The huge ongoing problem of governments around the world pumping hundreds of billions of dollars into fossil fuel production has been brought back into the spotlight by a new report published by US-based Oil Change International and the UK’s Overseas Development Institute.
Titled Empty promises: G20 subsidies to oil, gas and coal production, the report exposes some US$452 billion (approximately AU$635 billion) worth of annual handouts to fossil fuel producers from the governments of the worlds 20 richest nations. Just to help that sink in – that’s over $600 BILLION EACH YEAR! And to put that almost incomprehensibly large number into a bit of context, the report puts total global government spending on renewable energy at just US$121 billion a year.
As nations prepare to meet in Paris at the end of the month to discuss strategies aimed at avoiding the worst effects of the climate disaster that we are currently tracking towards, this report serves as a timely reminder of the sort of international political action we need to see.
Cancelling subsidies – which the G20 have been ‘committing’ to phase out every year since 2009 without actually doing anything – would make the exploration and development of fossil fuel reserves even less profitable, and even up the playing field for renewables to take over market share even faster than they are at the moment.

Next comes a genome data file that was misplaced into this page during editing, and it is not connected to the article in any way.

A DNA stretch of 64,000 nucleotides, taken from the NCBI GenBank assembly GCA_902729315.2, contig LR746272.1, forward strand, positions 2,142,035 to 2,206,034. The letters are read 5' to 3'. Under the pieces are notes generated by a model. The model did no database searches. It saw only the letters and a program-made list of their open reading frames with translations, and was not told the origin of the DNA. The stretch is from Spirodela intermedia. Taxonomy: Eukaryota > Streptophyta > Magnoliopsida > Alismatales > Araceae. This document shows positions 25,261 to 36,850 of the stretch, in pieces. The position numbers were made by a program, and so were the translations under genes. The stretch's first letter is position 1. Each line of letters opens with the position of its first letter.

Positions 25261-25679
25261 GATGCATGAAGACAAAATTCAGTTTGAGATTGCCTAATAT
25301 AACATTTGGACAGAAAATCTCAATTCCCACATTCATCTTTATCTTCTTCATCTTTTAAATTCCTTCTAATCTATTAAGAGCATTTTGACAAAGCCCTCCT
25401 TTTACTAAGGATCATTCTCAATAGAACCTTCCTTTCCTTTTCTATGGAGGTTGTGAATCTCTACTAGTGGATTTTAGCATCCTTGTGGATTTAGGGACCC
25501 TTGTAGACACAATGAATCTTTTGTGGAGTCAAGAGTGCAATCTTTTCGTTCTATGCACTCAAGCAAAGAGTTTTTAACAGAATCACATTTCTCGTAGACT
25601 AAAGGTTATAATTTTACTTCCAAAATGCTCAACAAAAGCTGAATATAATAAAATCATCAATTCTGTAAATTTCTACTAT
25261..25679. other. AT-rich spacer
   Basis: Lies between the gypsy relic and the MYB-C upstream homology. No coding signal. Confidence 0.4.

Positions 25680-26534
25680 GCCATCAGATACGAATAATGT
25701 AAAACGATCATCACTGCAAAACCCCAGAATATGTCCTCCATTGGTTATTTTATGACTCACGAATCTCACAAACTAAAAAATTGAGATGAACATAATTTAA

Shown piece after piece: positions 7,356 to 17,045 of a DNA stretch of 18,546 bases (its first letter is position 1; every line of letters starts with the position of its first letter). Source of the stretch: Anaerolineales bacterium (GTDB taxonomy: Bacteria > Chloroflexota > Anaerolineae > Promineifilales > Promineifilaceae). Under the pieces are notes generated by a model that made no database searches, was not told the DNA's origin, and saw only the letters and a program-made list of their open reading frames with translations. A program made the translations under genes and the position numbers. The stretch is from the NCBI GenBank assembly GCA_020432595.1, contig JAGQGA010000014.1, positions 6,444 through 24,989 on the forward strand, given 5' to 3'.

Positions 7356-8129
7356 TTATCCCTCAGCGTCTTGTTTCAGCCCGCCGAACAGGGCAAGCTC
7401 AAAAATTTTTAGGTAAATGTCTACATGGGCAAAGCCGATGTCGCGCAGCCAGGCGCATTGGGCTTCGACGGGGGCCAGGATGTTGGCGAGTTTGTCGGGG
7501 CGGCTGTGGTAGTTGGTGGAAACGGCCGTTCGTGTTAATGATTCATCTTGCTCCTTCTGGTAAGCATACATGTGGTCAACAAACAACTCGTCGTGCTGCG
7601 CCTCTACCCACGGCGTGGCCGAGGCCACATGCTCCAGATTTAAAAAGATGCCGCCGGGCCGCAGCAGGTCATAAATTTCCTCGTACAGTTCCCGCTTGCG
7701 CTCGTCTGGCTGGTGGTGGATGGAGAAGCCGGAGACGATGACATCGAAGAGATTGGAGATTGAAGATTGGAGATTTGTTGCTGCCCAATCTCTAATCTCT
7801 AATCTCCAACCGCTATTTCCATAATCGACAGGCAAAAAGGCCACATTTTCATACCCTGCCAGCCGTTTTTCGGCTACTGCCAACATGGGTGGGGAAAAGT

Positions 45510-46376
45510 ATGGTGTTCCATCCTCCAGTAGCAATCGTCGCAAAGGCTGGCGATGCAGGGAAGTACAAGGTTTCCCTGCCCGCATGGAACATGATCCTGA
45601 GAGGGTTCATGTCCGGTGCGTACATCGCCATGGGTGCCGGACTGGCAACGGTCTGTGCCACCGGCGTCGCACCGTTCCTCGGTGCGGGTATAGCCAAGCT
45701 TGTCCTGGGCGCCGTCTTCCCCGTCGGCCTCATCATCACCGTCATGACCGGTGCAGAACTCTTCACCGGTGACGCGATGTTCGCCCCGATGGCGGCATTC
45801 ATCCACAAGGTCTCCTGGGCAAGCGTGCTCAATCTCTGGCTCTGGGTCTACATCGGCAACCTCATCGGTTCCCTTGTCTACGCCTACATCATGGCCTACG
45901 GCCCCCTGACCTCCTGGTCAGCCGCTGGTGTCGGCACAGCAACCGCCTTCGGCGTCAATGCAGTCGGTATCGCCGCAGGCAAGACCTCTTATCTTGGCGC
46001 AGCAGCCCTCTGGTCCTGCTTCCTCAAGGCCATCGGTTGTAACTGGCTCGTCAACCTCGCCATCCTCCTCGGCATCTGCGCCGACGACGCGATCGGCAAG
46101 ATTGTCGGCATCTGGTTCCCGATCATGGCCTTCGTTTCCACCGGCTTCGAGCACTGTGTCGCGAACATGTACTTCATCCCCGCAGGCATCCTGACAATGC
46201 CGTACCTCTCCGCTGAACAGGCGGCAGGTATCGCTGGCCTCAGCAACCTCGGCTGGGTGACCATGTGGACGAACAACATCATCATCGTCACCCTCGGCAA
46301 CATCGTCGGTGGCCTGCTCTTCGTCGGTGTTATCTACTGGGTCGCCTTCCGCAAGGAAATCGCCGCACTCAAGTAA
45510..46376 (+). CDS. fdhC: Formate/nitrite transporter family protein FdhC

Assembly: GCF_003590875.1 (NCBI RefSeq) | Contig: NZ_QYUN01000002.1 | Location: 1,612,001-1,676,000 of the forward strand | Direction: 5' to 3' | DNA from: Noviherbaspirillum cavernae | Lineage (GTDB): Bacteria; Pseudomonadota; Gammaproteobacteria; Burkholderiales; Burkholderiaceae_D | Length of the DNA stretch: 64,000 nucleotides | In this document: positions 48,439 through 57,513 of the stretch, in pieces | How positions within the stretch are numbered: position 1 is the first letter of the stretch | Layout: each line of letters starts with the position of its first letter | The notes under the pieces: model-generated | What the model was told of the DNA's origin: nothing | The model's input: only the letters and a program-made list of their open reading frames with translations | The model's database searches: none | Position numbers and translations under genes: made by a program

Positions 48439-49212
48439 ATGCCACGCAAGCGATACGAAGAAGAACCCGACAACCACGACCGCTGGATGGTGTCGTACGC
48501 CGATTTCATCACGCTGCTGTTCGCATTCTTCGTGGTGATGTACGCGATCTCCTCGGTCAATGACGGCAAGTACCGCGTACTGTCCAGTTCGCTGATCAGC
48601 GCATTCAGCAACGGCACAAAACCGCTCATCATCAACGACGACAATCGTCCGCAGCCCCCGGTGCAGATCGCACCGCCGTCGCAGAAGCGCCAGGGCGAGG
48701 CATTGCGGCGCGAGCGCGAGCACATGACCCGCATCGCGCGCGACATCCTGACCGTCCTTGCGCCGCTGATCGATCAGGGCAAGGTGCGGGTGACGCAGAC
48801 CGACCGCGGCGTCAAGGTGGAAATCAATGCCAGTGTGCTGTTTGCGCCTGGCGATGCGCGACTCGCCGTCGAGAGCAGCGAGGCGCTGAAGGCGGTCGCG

Oil Change International and the Overseas Development Institute’s research puts Australia’s total annual subsidies for fossil fuel production and exploration at a staggering $5.6 billion. But we’ve taken this a step further and included all the money our government currently spends on encouraging fossil fuel consumption to arrive at a total figure closer to $12 billion per year. Check out our newly updated fossil fuel subsidies pages to see how this number breaks down.
On top of the tax-based subsidies in the Australian federal system, we also have information on the hundreds of millions of dollars of public finance that is provided to the fossil fuel industry each year via our national export credit agency, EFIC, and our role in international financial institutions. You can also read up on the various ways Australian federal and state governments directly support and contribute to the fossil fuel industry.
Finally, it’s important to remember that the Turnbull government is currently trying to block a move by the OECD nations that would prevent them from financing highly polluting new coal power plants. Again, Australia’s love affair with the dying coal industry is putting us at odds with the international community, showing us to be a long way behind the pack when it comes to meaningful climate change action.